If Iran has established deterrence against a wholesale attack on its nuclear production, it will be against its immediate neighbours, not Israel. It would be interesting to see whether any neighbour of Iran, let alone Saudi Arabia and UAE, will be tempted.  

If they did, they would have to be supremely confident that their air defence umbrella would not be taken away from them. Iran is the only Gulf state that can defend itself without a superpower’s hardware.

The last time their oil terminals were hit, the Emirates refused to point the finger at Iran for the mine attacks on tankers using their port, although the evidence of Iranian agency was overwhelming. 

And to my knowledge, the US has still not been able to identify from which country the drones that temporarily knocked out half of Aramco’s daily production came. One thing is certain. The drones flew into Saudi airspace from the north, not from the south. They were not launched by the Houthis.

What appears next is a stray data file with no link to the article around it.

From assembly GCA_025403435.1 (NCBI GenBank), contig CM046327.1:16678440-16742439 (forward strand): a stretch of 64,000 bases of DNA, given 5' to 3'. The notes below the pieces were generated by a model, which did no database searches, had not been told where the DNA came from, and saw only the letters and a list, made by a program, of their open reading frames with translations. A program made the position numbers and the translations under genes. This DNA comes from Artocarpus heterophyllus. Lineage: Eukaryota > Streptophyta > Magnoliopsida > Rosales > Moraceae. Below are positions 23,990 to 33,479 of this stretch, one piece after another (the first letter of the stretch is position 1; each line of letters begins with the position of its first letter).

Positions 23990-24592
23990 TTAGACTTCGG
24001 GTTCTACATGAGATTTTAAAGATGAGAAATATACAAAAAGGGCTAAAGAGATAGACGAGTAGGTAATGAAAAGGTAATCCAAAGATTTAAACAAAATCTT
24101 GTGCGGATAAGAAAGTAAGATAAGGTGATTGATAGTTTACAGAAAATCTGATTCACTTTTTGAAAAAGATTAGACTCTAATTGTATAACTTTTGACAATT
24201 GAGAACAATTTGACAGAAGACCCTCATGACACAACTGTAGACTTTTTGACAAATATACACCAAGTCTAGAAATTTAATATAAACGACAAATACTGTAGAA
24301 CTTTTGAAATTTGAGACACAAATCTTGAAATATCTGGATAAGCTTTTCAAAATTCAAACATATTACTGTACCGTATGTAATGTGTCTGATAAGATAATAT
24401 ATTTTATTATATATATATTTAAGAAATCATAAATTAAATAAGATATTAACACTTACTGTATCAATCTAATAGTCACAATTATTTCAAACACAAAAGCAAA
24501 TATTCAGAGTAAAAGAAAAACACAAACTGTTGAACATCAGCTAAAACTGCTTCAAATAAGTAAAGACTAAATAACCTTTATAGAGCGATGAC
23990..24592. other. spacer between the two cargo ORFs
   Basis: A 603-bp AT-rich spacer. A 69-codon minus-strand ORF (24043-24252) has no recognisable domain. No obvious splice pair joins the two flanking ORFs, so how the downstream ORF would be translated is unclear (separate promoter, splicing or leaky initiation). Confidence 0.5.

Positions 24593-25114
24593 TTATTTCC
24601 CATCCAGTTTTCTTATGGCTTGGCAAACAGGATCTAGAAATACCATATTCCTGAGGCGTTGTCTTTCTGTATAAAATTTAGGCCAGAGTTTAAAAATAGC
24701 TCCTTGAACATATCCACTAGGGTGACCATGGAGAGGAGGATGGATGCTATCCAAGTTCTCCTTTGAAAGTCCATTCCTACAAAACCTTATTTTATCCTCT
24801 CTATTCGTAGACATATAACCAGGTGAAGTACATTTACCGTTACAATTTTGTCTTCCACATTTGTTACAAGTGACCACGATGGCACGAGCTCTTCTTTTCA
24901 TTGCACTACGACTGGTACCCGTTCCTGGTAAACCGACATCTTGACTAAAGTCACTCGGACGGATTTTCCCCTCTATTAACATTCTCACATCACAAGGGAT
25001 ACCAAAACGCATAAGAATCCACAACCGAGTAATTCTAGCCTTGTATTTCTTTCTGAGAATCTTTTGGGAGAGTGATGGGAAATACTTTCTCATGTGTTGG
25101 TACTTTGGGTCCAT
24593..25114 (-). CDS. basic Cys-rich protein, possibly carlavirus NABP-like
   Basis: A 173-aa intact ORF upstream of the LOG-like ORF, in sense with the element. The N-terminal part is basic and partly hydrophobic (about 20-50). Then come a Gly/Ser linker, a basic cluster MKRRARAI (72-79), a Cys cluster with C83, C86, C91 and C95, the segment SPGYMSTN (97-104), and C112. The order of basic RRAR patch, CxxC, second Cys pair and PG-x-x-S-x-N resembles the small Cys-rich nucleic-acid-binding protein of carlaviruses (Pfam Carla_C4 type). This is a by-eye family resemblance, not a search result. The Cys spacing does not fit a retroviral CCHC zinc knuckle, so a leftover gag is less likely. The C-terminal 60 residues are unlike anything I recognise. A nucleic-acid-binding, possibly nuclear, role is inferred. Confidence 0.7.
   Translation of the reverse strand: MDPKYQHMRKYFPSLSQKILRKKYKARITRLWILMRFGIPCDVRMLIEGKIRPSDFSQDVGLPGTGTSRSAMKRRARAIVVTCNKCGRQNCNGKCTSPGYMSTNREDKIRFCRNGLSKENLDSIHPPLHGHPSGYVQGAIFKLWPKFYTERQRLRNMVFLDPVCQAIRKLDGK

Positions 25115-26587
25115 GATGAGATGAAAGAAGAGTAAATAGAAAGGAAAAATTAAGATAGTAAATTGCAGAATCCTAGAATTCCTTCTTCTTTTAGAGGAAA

Russia’s role in the Middle East is also on hold. Vladimir Putin has bitten off more than he can chew by invading Ukraine. He has had to withdraw units from Syria and redeploy Wagner mercenaries from Libya. The projection of Russia as a regional power in the Middle East has suffered.

Turkey, too, is turning inward. Everything President Recep Tayyip Erdogan now does is geared to a knife-edge election he will face next year, and if that means detente with Egypt, Israel, Saudi Arabia and the Emirates, then so be it. Erdogan needs to prove two things to a people battered by hyperinflation – that Turkey is no longer at war with major Arab powers, and that he can bring in the money.

So you have the Russian leader stuck in a deep bog in eastern Ukraine, and US, Turkish and Israeli leaders in panicky electioneering mode.

An open stage

All this leaves the stage wide open to a Sunni Arab leader with “vision” and money.

This week, Crown Prince Mohammed bin Salman has been attempting to play this part, in visits to Egypt, Jordan and Turkey.